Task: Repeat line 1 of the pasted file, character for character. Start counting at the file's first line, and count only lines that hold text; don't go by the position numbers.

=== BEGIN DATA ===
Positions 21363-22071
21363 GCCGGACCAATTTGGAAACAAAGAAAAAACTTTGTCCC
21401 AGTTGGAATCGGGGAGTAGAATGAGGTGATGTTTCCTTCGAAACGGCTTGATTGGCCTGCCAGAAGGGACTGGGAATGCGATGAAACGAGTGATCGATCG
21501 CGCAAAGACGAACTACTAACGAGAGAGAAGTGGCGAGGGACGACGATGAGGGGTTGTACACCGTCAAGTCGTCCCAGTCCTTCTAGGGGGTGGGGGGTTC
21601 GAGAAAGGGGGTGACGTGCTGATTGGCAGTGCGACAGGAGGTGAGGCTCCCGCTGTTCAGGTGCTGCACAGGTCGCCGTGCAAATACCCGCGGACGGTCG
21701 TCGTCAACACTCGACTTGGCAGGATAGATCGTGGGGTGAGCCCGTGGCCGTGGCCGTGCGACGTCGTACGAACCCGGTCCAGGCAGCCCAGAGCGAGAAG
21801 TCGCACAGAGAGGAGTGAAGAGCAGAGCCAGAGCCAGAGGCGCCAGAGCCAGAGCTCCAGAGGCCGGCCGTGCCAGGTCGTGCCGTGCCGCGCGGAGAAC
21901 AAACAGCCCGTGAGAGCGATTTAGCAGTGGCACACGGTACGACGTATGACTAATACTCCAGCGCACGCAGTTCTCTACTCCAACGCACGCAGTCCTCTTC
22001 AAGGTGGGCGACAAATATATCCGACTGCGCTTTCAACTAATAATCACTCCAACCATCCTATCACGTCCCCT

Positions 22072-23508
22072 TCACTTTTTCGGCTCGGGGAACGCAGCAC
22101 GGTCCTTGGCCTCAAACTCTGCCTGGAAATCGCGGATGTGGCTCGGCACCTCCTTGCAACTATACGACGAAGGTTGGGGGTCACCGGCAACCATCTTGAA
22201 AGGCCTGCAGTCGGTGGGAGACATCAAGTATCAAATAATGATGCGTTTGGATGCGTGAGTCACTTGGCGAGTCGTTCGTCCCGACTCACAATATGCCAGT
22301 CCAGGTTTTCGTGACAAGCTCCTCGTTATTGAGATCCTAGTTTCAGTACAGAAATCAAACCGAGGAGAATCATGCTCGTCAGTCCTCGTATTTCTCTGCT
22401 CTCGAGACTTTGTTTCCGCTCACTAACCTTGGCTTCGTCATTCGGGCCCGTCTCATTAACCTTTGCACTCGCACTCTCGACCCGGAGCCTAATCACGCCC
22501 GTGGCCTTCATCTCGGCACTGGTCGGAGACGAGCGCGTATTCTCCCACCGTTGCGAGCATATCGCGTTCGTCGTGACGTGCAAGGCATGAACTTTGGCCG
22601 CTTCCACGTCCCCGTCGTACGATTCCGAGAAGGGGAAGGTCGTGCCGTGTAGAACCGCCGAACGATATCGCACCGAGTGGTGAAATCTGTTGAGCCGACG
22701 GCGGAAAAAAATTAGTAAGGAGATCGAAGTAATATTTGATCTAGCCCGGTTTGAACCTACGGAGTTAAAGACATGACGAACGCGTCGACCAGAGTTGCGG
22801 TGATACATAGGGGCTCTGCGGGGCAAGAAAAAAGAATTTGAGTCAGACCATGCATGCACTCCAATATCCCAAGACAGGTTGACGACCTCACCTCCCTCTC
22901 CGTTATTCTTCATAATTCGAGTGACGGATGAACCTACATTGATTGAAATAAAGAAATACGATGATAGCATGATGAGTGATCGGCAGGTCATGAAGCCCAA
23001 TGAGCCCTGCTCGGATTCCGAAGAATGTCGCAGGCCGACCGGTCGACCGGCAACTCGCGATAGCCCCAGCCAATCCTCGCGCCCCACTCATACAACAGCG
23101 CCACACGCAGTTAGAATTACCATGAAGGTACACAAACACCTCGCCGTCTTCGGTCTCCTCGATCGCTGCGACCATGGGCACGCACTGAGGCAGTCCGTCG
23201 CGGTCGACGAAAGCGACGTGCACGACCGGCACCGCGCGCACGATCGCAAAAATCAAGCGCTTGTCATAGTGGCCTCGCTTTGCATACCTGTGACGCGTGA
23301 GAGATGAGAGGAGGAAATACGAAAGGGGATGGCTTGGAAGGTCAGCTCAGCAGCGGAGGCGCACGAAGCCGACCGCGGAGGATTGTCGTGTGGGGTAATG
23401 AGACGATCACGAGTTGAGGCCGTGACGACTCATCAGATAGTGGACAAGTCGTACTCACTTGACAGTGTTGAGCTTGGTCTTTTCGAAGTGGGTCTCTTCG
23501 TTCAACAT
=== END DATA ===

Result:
Positions 21363-22071